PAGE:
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Legal Framework for the Workforce of the Future

Every economic collapse paves the way to a transformative legacy, the pandemic is no exception. Globally, since 2020, the fluctuating and deliberate government-imposed lockdowns have forced the replacement of traditional work operations with automated labour platforms, virtual collaborations and digitized workforce interfaces[1]. According to International Labor Organization (ILO), the work from home arrangement has become an unexpected experiment that has managed to break the traditional barriers of working life and technology.

As the ‘new normal’ fixes its roots into the traditional office space, it is imperative to structure a regulatory legal framework that governs the ‘workforce of the future.’ Considering 96% of the organizations have successfully switched to work-from-home set-ups domestically since 2020, it is time for India to incorporate the new work culture into its legislative framework, in alignment with countries worldwide[2].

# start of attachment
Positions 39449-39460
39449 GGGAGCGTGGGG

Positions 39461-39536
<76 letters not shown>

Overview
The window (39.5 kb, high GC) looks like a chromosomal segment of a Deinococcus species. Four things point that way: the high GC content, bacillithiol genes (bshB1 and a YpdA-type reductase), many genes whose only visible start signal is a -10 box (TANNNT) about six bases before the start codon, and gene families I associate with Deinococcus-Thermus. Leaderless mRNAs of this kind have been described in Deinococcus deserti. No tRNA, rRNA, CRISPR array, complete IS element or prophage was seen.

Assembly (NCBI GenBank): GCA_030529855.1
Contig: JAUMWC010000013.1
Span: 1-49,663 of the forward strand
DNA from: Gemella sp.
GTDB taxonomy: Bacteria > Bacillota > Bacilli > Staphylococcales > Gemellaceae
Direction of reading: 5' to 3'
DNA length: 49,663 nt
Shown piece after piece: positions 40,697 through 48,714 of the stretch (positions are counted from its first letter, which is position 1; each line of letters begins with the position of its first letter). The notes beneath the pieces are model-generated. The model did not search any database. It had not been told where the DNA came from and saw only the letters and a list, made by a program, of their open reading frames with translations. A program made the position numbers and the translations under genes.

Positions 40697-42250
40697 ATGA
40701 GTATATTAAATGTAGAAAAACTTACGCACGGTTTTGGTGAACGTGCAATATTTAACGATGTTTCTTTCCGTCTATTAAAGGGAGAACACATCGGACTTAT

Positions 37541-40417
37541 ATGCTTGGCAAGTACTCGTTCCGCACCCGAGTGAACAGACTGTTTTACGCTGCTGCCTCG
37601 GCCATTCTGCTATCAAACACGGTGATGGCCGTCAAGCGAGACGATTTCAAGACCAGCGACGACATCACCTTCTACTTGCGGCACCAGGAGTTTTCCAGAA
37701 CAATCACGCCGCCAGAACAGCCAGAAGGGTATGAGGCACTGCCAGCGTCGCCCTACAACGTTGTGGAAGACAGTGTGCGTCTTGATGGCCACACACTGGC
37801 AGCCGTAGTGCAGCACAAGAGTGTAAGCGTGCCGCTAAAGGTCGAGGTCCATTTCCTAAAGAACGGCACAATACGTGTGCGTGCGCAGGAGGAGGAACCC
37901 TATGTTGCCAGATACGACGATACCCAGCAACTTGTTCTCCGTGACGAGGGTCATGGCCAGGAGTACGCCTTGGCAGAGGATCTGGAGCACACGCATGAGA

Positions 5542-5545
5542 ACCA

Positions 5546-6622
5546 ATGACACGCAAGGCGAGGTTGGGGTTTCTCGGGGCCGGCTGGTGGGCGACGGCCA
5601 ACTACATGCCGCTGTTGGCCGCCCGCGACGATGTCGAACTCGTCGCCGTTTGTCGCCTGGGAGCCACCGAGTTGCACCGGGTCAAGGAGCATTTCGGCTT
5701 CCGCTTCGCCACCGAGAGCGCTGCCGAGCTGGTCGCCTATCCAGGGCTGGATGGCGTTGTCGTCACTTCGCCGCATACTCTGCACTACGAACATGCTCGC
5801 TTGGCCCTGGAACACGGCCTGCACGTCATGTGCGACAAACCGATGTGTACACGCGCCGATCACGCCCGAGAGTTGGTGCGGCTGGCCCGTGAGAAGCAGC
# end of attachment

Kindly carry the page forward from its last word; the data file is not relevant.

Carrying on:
This article deliberates upon the exigency and structure of new work from the home regulatory regime, by mapping the work from home policies across the globe and analyzing the gaps in the present labour laws in the country that demand a more sincere reflection in the backdrop of the ‘new normal.’

Need of Comprehensive Legal Framework for Work from Home in India

 

          Fig: The economist[3]                                                              Fig: Statista[4]

The above two graphs illustrate two different statistics of work from home; graph 1 shows WFH working hours of employees per week in western countries, while graph 2 shows a survey of Indian millennials on lifestyle and work during a pandemic.

As per Graph 1, Britain has the highest percentage of work from home per week, with approximately 40% of the employees’ working-from-home for 5 or more days per week from 9 AM to 5 PM. In stark contrast, the Indian survey shows that work from home increased the office workload of 81% of employees which indicates that Indian employees are utilizing more energy than an average British employee.